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Brian Walton's news and commentary on the St. Louis Cardinals (TM) and their minor league system

Is bunting overrated?

A normally boring topic, bunting, was pushed into the headlines by the 2012 St. Louis Cardinals. First-year manager Mike Matheny took a fair amount of heat for his relatively-frequent calls for the bunt as well as their timing, but mostly because of the apparent lack of success in execution killed more than one potential rally during a season in which the club barely made the playoffs.

The skipper’s plan for 2013 was apparently not necessarily to bunt less, but to raise the level of proficiency of his hitters’ skills in that area. Increased focus in spring training drills underlined the plan, which even included a challenge to a bunting contest with the media.

It is still too early to pass judgment on the bunting prowess of the Cardinals hitters or the manager’s tactical deployment of the bunt in 2013.

However, one well-respected manager, Joe Maddon of the Tampa Bay Rays, has weighed in on the subject.

After a one-run, extra-inning loss on Sunday, the skipper told the Miami Herald the following:

“For that group of people out there that want guys to bunt all the time, you don’t know the outcome when you choose to do that,” Maddon said, of choosing not to bunt with two runners on base and no outs in the ninth inning, and again following a leadoff double in the 10th.

“I think the bunt is an overrated play.”

You can read more about Maddon’s view of when he believes it makes sense to bunt and when not here.

Do you agree with Maddon? Is bunting overrated?

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11 Responses to “Is bunting overrated?”

  1. JumboShrimp says:

    There have to be statistical analyses about bunting and its outcomes.

    I would say this. Bunting is often a CYA tactic and CYA is important, if you are a manager. So its possible that there can be a risk avoidance bias to bunt, when hitting away might be better, statistically, over the fullness of time.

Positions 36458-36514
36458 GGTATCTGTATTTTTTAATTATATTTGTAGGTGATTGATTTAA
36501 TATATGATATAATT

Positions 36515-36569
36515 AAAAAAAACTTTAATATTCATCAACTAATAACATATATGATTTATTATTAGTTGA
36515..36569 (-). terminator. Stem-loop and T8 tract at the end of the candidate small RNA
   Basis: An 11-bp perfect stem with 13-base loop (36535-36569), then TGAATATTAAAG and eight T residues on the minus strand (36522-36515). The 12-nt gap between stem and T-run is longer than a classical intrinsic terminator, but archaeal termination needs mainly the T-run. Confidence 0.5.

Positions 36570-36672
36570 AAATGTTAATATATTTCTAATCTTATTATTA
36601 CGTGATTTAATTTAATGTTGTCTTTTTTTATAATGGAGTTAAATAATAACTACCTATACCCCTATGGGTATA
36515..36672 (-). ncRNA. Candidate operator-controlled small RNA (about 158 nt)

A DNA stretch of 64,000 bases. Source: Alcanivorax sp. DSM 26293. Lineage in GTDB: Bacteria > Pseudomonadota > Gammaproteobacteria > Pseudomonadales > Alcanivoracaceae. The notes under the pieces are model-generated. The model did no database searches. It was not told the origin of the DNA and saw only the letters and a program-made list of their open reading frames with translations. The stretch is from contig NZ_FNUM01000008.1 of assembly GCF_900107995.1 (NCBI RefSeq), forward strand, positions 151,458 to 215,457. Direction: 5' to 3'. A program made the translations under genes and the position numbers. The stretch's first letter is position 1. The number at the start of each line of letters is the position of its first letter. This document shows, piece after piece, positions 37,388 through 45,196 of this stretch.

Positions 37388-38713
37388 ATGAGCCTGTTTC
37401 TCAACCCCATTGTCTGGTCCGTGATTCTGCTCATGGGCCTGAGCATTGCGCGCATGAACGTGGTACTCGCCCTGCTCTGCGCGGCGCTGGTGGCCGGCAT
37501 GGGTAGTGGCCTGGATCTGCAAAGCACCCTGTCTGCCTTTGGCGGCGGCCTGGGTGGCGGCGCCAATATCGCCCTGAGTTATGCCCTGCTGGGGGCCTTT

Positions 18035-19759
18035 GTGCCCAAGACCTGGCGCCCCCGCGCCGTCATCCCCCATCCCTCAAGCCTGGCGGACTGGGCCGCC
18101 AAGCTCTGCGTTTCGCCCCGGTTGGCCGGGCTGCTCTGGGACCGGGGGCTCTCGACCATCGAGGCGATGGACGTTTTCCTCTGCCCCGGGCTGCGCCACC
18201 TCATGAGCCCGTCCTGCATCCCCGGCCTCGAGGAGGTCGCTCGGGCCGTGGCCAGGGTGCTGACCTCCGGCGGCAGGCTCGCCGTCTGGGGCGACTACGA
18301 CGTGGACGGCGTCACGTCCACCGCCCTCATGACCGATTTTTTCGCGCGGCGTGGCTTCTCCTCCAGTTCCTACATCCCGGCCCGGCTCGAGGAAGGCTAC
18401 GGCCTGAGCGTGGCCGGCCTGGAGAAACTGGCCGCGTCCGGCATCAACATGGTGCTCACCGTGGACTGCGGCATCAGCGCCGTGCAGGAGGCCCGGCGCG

But bunting does have advantages, like staying out of double plays.

    Its good to be proficient at bunting. Then a manager can choose between bunting and doing something else. Whatever you do, its best to do it well. Infrequent bunting, done well, seems well worth doing.

  2. blingboy says:

    I prefer the three run homer.

  3. blingboy says:

    From commenter BobFeller’s report on Palm Beach’s game last night.

    “Ramsey drove in the Cards only run of the night, scoring Matt Williams, who had bunted his way on and advanced to 2B on a wild throw by the 3B. Ronny Gil laid down another good bunt that moved Williams over to 3B. He then scored on Rammers hit”

    Bunt plays add excitement. When a guy squares around you never know what is going to happen. Anything from a throw going down the right field line to a double play. It tests execution not only on the part of the hitter, but fielders and baserunners as well. I especially like it when the bunt play is maybe on and maybe not. Fielders moving around out of position, the pitcher distracted and thinking about fielding a bunt. Everybody thinking about which base to throw to. Runners dancing around wanting to get a jump but not get caught going the wrong way. Will we see a masterpiece of execution by one side or the other, or a debacle?

  4. CariocaCardinal says:

    There is a ton of saber research on bunting. If i remember correctly, it generally concludes that bunting is a poor strategy in all but the rarest cases.

  5. crdswmn says:

    I am not totally opposed to the bunt, I am just opposed to the way Matheny uses it. I don’t like bunting in the first inning, and I don’t like .300 hitters bunting ever. Pitchers and/or light hitters bunting in later innings when the game is close I can tolerate.

    • Nutlaw says:

      Agreed, and the Cardinals have a lot of very strong hitters. A lineup that stacked shouldn’t be sac bunting very often. Maybe Descalso if he’s playing? I’m a big fan of bunting against the shift or generally messing with defensive alignments, but these guys pretty much need to be left to do their thing.

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